By Arto Baltayan (moneycrashers.com) –
Looking for employment when you are over 50 years of age can be a humbling experience. Although you have amassed a lifetime of knowledge in your profession, it can feel like you have two strikes against you.
Age bias is something very difficult to prove, and focusing on it can be extremely counterproductive – therefore, rather than becoming angry or depressed, take the proactive route and do something about it. With a few changes to your approach, resume, social media presence, and self-image, you can make yourself the front-runner, even among younger candidates.
2. Update Your Old Resume
The mechanics of the modern resume have changed somewhat in the last several decades. The biggest changes are due to the lack of time on the part of the reader, which has resulted in shortened resumes with information presented in a more succinct manner. Therefore, if you have not sent out a resume recently, it may be time to modernize it.
Modernizing Your Resume
Although the details of an effective, modern resume can vary from person to person, the basics are fairly straightforward:
- Length. Keep it as short as possible, no more than one or two pages. Employers receive and skim hundreds of resumes, so the easier you make it for them to quickly get to the important information, the more likely your resume will make the final cut.
- Style. Use common fonts like Times New Roman, and do not use colors. Also, avoid using graphics or images. Unless you are applying for a position where arts skills are valued (such as a graphic artist), stick to a conservative style.
- Bullet Points. Avoid long paragraphs by organizing your information in bullet points whenever possible. Again, this helps the employer quickly scan for relevant information.
- White Space. Be sure to leave spaces between blocks of text, and format your resume evenly. This gives it the look of a professional document and makes it easier on the employer’s eyes.
Many professional resume samples are available online. For example, Monster.com features information on making a pleasing, modern resume.
Making Your Resume Age-Neutral
You do not want your resume to be passed over because the employer has a stereotypical view of mature employees. Making your resume age-neutral can ensure that you are not disqualified by misconceptions before the interview has even taken place.
- Do Not Include Dates of Milestones. Remove your date of birth if you have not already done so. Also, take out any dates that signify milestones unless completed in the last 10 years. Your graduation date or the date you received a professional certificate can be a tip-off as to your age.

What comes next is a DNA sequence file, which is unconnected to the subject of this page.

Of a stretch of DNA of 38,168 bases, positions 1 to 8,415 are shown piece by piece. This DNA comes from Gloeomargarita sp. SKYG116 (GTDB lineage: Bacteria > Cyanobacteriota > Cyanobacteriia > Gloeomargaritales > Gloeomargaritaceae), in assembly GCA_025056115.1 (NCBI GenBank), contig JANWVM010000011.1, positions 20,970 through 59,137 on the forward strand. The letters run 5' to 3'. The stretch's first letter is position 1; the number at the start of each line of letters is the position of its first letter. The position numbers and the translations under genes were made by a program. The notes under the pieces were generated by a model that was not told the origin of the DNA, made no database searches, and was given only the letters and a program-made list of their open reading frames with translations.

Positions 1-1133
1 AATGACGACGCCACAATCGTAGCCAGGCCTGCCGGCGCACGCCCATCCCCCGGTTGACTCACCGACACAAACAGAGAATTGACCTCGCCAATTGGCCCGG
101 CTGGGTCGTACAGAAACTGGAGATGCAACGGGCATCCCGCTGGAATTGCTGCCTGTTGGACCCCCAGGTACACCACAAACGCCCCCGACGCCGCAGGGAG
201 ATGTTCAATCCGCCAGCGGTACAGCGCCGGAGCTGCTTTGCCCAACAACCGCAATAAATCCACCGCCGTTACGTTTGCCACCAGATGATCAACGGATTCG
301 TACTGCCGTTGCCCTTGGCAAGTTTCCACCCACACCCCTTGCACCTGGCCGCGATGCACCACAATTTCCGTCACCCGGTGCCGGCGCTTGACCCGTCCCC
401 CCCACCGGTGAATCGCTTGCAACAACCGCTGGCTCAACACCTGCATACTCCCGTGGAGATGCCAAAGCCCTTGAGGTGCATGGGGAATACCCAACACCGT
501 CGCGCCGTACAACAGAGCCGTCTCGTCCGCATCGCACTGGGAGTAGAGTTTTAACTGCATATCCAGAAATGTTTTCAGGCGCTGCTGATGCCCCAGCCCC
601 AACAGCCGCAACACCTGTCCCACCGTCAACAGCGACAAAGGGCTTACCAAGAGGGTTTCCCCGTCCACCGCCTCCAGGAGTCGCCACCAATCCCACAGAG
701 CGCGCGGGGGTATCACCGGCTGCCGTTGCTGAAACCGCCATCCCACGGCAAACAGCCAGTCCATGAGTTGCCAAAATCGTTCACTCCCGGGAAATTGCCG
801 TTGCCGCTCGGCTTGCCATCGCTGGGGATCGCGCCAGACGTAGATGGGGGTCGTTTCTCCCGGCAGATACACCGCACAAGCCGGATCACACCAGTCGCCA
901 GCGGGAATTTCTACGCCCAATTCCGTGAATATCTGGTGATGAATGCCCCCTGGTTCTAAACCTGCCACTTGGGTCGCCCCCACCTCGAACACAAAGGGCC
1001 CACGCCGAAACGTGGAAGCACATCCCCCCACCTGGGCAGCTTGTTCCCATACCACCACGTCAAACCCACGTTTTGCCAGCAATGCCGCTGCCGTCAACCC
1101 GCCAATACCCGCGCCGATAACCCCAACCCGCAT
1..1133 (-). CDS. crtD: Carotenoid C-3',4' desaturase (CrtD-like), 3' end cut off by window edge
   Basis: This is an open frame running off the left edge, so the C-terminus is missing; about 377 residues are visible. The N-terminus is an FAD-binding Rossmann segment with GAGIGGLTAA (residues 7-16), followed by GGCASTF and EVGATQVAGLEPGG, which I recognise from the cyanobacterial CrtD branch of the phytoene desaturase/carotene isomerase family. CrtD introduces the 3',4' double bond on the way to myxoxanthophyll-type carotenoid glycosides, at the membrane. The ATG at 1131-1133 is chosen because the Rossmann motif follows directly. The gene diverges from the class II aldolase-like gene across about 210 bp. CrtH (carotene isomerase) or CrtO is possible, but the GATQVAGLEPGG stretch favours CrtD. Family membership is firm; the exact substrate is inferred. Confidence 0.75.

- Eliminate Older Work Experience. You cannot remove the dates from your individual job entries, but there is something you can do to draw the attention away from your age: Focus on the positions you have held in the last 10 years only, eliminating positions you have held at earlier dates. If some of your earlier jobs are crucial to what you will be applying for, include them in as skills in your “summary” section, where a date is not necessary.
- Don’t Give Too Much Information. Be selective with what you include in your resume, especially regarding clues that might hint at your age. For example, dated words no longer frequently used in your profession are a dead giveaway.
As a final step, reread your resume with an employer’s eye, scrutinizing everything you have written, not just the dates. Make sure there is nothing that will hint at your age, giving the employer a chance to pass on you without even meeting for an interview.
Also, to get maximum exposure, post your resume online. With job sites such as Monster.com, Indeed, CareerBuilder, and even Craigslist, you can post your resume for free and make it searchable so that recruiters and employers can find you based on your skills.
5. Create a Professional Network
In the past, the size and scope of the hidden job market was not very clear. It has always been very difficult to gauge exactly how employers fill open positions. Many written articles state that 80% of all jobs are filled without ever being advertised.
A report by CareerXroads takes a closer look. The most important findings from this report are that 41% of employers fill open positions from current employees, and about 20% of employers fill open positions via employee referrals. That’s less than 80%, but still an extremely significant number. Considering these statistics, cultivating an effective professional network is a good way to tap into the hidden job market. You may be surprised at how easy it can be to set up your own network of contacts.
Leverage Friends Into a Professional Network
The easiest way to start creating a professional network is to identify the people with whom you have an existing relationship. Good candidates include family, friends, past and present coworkers, previous employers, neighbors, old professors, and college friends. You may be surprised at the job leads you can get just by chatting with a neighbor. These acquaintances can be a goldmine for finding work.
There are a number of ways to keep track of and leverage your professional network. Keep a list of names on an old-fashioned Rolodex, or simply add contacts to your Facebook friends list. Ask questions, listen, and let people know about your job search – this is key to obtaining information that can turn into a job lead.
There are many different ways you can grow your existing network. Social media sites, trade shows, conferences, and online bulletin boards (like the forums at Indeed.com) are good places to make connections by joining conversations with people in your area of expertise.